Tuesday, September 6, 2016

A Good Editor

A lot of wild flowers are blooming along the byways and field margins at this time of year. I drive by looking and think I have that and that. I need to stop and get some of that. Then I think, OMG, I have a garden full of weeds. I haven't seen anything that looks like my garden though.





















This did not happen by accident. The bloom in my garden is ten times the intensity of the blooming roadside weeds. I got here by editing. Primarily that is by removal of the unwanted. That opens up space for the more desirable.

Critical to that success is a working knowledge of plant behavior and ability to identify my weeds. It takes a good editor to make a beautiful meadow.





















It also takes a good editor to make and maintain a more typical garden, even more so when the premise is a mini version of a meadow.

Last time I saw Bulbarella's boyfriend's garden in July I was just itching to come back and edit it. Two huge dead spots from roundup and one dead Witch Hazel in the middle of one of them made it clear he needed help. When he fell off a seven foot high wall and broke himself I just decided I was coming back. I was going to fix the garden so he didn't have to think about it unless he felt well enough to catch bugs.





















I knew the garden needed a good editing, but when I came back and got started it became obvious that except for a desperate round of spraying this spring absolutely nothing had been done to it since last year. It was a much bigger job than I anticipated. I was going to have to squeeze in a full season of work before he came home.

The interesting thing about the big mess was that if you didn't look close - not possible for a maintenance gardener - it actually was quite lovely. The original pollinator garden/meadow planting was in there blooming like crazy. Despite the unwanted elements there was a lot going on.

He did not have the energy or the knowledge base to get the garden from the initial planting to where I intended it to go. Many of the plants I put in did. The garden is about four years old I think. At some point parts of it got out of hand and it looks like he got exasperated. Out came the sprayer.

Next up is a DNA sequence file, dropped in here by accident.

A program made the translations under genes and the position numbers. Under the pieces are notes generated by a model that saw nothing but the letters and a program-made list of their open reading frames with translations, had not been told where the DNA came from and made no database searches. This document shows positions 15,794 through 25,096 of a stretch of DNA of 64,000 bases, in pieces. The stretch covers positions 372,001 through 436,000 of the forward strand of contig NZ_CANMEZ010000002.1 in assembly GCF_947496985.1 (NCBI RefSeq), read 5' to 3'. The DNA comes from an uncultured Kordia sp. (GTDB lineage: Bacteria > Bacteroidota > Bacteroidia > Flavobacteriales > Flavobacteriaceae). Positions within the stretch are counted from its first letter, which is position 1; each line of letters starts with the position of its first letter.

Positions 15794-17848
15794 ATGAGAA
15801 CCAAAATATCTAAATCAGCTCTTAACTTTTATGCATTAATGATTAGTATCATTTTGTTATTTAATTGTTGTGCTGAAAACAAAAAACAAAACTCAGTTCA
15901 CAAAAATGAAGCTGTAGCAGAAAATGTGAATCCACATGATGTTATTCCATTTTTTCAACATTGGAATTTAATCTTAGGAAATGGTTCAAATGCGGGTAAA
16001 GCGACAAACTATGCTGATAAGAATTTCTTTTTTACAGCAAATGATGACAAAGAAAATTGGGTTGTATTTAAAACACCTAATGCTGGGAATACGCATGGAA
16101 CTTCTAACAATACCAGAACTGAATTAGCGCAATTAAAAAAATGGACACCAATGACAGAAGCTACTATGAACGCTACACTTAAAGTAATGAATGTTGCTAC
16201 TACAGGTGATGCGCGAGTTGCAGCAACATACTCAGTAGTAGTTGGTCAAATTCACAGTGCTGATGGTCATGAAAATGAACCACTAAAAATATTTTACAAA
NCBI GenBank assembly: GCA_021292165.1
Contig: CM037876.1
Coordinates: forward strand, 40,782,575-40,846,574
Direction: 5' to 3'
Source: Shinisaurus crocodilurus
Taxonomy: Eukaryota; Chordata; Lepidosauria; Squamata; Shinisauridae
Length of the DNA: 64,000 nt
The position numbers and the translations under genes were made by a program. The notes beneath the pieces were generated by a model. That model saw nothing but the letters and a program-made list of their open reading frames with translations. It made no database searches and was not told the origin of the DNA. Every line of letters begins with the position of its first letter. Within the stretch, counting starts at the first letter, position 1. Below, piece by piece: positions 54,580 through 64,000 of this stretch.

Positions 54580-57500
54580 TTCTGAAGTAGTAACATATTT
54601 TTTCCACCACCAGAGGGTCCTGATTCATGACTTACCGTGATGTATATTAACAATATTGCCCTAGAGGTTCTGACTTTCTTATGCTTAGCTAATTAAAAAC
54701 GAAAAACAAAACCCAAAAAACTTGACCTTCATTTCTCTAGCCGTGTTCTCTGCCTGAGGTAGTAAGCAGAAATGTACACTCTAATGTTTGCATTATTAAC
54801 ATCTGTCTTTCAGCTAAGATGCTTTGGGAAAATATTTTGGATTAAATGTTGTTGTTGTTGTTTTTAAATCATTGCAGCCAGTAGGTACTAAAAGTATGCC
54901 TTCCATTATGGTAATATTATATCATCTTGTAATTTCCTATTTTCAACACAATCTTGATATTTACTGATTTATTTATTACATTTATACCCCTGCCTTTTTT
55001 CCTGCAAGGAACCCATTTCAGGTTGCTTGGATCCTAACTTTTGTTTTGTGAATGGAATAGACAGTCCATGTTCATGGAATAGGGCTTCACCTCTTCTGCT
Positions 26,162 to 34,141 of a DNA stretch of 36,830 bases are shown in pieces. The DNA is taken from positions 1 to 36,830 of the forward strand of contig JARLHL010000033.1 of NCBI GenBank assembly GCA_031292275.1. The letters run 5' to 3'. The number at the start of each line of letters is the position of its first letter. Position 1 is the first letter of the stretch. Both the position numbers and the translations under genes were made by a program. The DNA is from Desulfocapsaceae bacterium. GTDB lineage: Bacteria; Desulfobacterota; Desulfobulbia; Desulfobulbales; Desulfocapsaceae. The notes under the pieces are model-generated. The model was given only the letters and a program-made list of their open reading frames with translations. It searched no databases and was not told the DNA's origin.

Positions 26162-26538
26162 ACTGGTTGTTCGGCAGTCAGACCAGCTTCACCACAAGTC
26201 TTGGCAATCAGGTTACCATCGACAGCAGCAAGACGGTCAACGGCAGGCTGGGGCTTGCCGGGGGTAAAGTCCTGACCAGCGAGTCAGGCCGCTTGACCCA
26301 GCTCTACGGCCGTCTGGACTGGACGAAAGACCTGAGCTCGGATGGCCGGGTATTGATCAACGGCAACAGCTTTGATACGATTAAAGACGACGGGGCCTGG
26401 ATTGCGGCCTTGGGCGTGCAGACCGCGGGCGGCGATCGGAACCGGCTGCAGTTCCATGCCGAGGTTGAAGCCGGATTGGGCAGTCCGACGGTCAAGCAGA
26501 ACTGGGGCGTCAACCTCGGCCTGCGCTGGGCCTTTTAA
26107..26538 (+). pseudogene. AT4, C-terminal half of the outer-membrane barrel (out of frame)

Give me a little time. I will fix it. I am officially Bulbarella's boyfriend's gardener now.





















Native plants, naturalistic gardens, meadows, the New American garden of grasses and perennials are very popular and heavily promoted these days. These gardens are beautiful in person and in magazines. But when you read about them the one thing never mentioned is the editor - the maintenance gardener.

I know what happens to a basic perennial border in four years. Making a meadow garden like this is not for the faint of heart. It requires a very high level of skill. Without an entire new generation of trained and skilled maintenance gardeners and very high value placed on their services, I fear the New American garden will never get much beyond those who can afford the help and want to be trendy.

Without help, in about four years, weeds, chaos and exasperation will set in. Out will come the sprayers.


3 comments:

Lisa Greenbow said...

I think you are right about that. It sounds easy to let go and let live but the end result might not be what you want.

beverly said...

How inevitable that Bulbarella would have a gardener boyfriend. Bless you for helping him along.

Christopher C. NC said...

Lisa I just know how quickly the design intent of these types of gardens can get lost without a knowledgeable maintenance gardener.

Bev I felt a little responsibility since I designed and planted the garden for him. It was what he asked for. He is a retired entomology professor and wanted to make a site and time specific bug collection. Now he really needed the help and I was the only one around who could save the garden.